5. NGC MS61, *slide mark on cheek, B&M (ANA-Los Angeles) Aug 2009, Lot 1284, $6038
NGC MS61, *slide mark on cheek, Heritage (Long Beach) Feb 2009, Lot 1262, $5463
NGC MS61, *slide mark on cheek, Heritage (Long Beach) Feb 2005, Lot 6949, $5175
NGC MS61, *slide mark on cheek, Heritage (ANA-Portland) Mar 2004, Lot 5805, not sold
  6. PCGS AU58, Heritage (FUN-Orlando) Jan 2007, Lot 4340, $5175
  7. PCGS AU58, Superior (Pre-Long Beach) Feb 2007, Lot 1516, $4945
  8. PCGS AU58, *thin scratch obverse, B&M (Baltimore), Jun 2010, Lot 2201, $4602


Steve Herrman
Liz Coggan wrote:

Thank you to all who participated in the sealed bid auction J J Teaparty conducted during the Whitman Baltimore coin show, for the 1800 LM-4 R-7 half dime in F-15+ grade. The coin sold for a strong price of $8,643.00
Please note, we will be conducting another sealed bid auction for another classic rarity in the Draped Bust half dime series at the FUN show in Tampa, FL in January.  We will be selling the 1801 LM-1 Rarity-7 which is VG-8 in condition.  A picture of the piece is below --as you can see the coin is dark, so we encourage you to review the coin in person in Tampa.  The bidding will commence at $6,500.  Please contact me if you have interest in bidding and if you desire further details. 
Best wishes,
Liz Coggan
You can click on this image to view a larger version
Jeff Oertel wrote:
As a follow up on David's counterstamp listing, I am sending out a request. I am trying to compile a list of known counterstamps on bust dollars. I have the two editions of the counterstamp book, the three articles by David in past issues of JRCS, some records I have kept from past auctions and have about 20 examples of my own. If I can figure out how to make an article interesting, I thought that I would write something for a future edition of the Journal. Any assistance would be appreciated. Jeff Oertel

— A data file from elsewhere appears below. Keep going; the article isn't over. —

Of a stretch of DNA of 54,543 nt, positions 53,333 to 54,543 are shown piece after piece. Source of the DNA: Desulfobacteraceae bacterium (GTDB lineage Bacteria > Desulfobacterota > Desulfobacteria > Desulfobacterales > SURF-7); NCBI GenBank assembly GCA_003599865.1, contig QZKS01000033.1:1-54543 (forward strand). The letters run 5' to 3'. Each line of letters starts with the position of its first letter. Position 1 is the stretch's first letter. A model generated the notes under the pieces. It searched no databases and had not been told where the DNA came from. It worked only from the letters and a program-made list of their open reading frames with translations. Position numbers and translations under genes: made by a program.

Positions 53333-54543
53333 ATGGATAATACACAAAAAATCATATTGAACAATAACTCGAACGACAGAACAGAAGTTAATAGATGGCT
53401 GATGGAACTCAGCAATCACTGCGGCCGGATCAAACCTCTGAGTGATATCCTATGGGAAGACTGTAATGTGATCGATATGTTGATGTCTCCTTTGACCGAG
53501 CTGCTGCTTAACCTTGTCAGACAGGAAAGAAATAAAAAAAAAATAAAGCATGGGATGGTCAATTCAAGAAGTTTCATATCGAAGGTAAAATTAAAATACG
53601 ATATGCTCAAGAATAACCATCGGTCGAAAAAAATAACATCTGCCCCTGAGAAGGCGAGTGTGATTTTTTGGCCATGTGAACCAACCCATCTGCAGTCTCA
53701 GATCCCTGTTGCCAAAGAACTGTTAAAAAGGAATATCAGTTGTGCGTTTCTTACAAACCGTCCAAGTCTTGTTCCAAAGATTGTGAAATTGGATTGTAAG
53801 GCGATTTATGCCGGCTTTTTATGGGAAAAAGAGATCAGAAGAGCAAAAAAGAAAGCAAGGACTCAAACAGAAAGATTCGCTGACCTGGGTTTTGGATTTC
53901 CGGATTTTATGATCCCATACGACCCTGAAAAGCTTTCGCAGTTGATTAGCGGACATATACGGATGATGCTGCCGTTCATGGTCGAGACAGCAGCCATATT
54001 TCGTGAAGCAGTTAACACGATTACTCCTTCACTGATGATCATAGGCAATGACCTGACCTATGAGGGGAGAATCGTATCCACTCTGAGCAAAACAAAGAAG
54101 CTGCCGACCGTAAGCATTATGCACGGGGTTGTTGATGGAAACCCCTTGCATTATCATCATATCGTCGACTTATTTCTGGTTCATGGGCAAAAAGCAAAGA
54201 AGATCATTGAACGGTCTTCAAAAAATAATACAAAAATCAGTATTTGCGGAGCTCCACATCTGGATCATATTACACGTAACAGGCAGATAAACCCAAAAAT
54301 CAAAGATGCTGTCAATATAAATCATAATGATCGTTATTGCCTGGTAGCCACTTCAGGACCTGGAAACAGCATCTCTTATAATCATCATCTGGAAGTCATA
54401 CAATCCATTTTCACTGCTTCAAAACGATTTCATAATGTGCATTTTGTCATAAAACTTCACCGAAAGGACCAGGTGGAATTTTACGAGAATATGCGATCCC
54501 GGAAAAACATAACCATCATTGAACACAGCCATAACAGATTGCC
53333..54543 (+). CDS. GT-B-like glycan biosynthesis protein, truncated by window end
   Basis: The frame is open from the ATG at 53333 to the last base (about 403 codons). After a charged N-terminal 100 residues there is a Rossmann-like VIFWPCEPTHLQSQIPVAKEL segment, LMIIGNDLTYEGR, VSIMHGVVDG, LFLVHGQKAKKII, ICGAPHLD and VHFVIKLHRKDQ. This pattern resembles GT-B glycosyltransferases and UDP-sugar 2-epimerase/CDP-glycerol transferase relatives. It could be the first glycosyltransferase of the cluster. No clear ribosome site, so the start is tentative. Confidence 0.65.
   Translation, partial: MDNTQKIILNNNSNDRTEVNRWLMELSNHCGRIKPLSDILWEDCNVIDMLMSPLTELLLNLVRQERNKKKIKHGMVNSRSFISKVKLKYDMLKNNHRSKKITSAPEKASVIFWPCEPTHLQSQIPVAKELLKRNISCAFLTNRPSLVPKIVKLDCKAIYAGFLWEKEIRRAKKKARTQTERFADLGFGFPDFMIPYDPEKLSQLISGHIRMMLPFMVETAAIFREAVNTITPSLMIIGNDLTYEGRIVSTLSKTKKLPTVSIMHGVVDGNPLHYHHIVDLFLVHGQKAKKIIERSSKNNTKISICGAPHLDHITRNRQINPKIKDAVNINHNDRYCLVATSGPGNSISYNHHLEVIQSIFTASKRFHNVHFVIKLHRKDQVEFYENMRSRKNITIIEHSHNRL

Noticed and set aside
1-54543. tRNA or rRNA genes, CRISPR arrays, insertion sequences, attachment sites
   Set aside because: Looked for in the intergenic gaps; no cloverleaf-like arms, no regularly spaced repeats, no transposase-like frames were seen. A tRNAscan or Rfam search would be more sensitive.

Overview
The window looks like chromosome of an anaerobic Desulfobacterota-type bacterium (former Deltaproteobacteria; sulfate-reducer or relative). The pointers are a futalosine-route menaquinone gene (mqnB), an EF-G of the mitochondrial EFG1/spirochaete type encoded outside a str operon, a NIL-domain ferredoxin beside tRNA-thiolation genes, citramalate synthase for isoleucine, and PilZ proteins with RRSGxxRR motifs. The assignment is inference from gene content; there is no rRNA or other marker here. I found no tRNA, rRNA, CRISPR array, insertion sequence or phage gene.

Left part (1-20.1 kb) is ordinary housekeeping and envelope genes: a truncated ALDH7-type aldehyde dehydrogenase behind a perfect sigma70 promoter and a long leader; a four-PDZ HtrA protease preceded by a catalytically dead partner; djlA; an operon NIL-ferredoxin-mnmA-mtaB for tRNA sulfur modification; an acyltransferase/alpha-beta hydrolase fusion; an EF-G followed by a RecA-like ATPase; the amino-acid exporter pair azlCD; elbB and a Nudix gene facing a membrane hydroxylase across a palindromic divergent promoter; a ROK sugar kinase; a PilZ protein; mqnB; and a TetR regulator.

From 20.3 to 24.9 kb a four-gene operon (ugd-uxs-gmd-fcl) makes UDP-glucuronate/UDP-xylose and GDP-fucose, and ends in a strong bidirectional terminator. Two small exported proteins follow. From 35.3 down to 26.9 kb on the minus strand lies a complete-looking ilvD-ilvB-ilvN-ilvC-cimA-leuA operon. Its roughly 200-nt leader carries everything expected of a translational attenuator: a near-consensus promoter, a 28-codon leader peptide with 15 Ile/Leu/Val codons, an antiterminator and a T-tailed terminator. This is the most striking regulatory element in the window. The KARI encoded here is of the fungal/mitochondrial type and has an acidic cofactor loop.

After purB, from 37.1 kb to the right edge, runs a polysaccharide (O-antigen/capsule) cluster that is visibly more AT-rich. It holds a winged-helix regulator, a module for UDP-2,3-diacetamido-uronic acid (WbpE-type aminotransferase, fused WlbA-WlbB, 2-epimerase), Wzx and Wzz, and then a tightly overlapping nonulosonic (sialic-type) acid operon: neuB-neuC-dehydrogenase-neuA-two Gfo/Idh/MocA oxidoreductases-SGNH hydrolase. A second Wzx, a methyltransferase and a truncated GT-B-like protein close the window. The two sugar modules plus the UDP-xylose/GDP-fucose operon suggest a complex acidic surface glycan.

Brad Karoleff wrote:
The JRCS Bust Dollar census will be the next census published in the JR Journal.  Please send your census information to one of the following addresses:

If you would like to send via US Mail:
John Reich Collectors Society
PO Box 135
Harrison, OH 45030-0135 

If you would like to send via e-mail:

Heritage Auctions has a nice variety collection of Capped Bust half dollars in our 2011 FUN auction. At this moment, I have the following three on my desk for cataloging:
1823 O-113 Genuine PCGS (Fine, lightly cleaned)
1827 O-148 Fine 15 PCGS
1831 O-120 AU53 NGC
The collection includes many other desirable pieces and catalog descriptions are now appearing at
I've long wondered why, within the framework of the JRCS, we end our study of Bust-Half coinage in 1836.
The Red Book includes mintages through 1839; various other well-known price guides use the same cutoff date. The design is, from what I have learned so far, basically the same--at least in terms of general motifs.
Yet, Overton ends in 1836. Peterson, et al, use the same apparently accepted and standard cutoff date.
So, wherein lies the answer? I have some thoughts--really they are questions. Is it because of the changes and advancements in minting technology employed beginning in 1837? Does it stem from the difference in coinage-diameter and/or design changes that those advancements wrought? Why do we start with Robert Scot's and continue with William Kneass' designs? And why not include the work of Christian Gobrecht?

Sunday, November 14, 2010

JR Newsletter: 14 November 2010 (10)

This week's contributions:

Van wrote,commenting on tips related to Raymond's question about attributing eBay pictures...

First of all... I pretty much just focus on Early Bust Dimes for my collection and interest. In my eBay experiences, here are a few of the things I practice...

1) I have a "Saved Search" set for very specific dime years that notifies me when certain postings come available

2) I basically only search for the attributes related to very specific Rarity-5 or higher dimes